California's Office of Spill Prevention and Response (OSPR) has sent crews to each of the new oil releases, according to Department of Fish and Wildlife spokesman Eric Laughlin.
"We are still out there overseeing cleanup of the two areas," Laughlin said, adding that the oil had spread approximately 700 feet into the nearby stream bed.
As it has for other oil releases in the field, Chevron is restricting access to the spill site, installing lights and a propane cannon to keep wildlife away, according to Schilling.
Environmentalists who've followed Chevron's problems in the Cymric Oil Field said the weekend spills raised a new round of concerns.
"We can clearly see the issues in this region with practices such as steam flooding and injection to extract crude is a growing problem," said Gustavo Aguirre Jr., a Bakersfield project coordinator with the Central California Environmental Justice Network.
"The question is for how much longer will we continue to dam off these stream beds from oil spills as the rain season is upon us? This is creeping into a disaster that we need to control right away," Aguirre said.
Hollin Kretzmann, an Oakland-based attorney for the Center for Biological Diversity, laid blame on DOGGR and called on Gov. Gavin Newsom's administration to revoke Chevron's oil permits, close down the company's wells and move away from fossil fuel production.
"These spills keep happening in California because our regulators haven't gotten tough with the oil industry," Kretzmann said. "Relatively meager fines won't stop some of the world's richest companies from making big money while contaminating our state's air and water."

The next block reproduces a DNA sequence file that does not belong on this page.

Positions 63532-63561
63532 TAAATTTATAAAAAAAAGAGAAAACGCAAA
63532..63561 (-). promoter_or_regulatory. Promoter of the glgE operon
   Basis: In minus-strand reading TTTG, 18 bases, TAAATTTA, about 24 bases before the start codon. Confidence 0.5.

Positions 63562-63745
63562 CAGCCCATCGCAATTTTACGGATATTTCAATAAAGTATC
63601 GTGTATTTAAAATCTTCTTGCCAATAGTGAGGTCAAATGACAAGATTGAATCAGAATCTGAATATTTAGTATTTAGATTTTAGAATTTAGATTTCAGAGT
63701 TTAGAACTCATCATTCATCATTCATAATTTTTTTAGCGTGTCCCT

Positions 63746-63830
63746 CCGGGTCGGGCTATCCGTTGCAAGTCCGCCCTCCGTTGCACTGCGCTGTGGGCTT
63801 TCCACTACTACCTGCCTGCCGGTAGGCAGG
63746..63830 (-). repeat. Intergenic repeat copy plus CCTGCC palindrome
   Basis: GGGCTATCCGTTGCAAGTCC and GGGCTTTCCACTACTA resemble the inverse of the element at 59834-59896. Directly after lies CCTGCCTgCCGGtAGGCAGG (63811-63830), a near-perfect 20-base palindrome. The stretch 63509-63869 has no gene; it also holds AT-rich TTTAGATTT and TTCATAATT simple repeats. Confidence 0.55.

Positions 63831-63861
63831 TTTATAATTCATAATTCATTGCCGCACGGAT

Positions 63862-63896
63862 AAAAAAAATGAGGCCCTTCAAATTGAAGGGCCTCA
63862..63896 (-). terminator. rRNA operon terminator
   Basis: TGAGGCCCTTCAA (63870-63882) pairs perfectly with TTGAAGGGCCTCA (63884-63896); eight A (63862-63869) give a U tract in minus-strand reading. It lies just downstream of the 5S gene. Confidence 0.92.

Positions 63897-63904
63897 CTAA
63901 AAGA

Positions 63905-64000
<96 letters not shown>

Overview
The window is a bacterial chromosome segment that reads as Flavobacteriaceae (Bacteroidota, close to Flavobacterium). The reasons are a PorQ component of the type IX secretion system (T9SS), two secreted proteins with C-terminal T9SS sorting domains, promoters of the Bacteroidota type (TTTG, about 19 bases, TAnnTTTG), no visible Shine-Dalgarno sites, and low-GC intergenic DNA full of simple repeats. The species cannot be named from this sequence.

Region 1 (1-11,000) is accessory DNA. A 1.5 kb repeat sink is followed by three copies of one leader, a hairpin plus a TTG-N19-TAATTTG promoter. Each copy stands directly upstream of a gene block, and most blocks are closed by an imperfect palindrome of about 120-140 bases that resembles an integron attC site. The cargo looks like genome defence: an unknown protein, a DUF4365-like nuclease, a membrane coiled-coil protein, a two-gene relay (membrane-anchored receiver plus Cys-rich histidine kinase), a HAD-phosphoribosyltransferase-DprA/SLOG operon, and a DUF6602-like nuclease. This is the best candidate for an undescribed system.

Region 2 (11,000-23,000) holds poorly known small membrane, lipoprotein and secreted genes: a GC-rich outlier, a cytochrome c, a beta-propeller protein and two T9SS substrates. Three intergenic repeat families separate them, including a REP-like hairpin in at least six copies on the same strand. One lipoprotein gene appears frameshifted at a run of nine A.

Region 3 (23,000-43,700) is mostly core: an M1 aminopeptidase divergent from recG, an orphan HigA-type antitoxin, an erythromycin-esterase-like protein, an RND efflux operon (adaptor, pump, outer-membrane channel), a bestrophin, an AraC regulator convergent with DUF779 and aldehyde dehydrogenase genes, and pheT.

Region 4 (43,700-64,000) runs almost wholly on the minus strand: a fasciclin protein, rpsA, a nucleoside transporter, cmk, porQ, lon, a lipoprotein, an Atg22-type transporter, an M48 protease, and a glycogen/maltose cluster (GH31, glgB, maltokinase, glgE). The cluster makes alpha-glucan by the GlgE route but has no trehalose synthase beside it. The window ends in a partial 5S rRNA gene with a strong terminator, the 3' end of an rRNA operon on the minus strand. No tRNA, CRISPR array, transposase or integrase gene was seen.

The new spills began shortly after Chevron appealed a $2.7 million fine issued by DOGGR in connection with a separate spill of close to 450,000 gallons of crude into a stream bed that took place between May and July in the same oil field.
On Friday, OSPR announced that the months-long cleanup work associated with that spill, in an area known as 1Y, was complete. The 1Y incident led to the death of four oiled birds.
New regulations went into effect in April, barring the oil releases. State lawmakers plan to hold an oversight hearing on the spills this winter.
Correction: This story previously reported that the recent leaks in the 36-W area were 750 feet away from the years long GS-5 spill. It was updated to state that the two sites are close to 2,400 feet apart.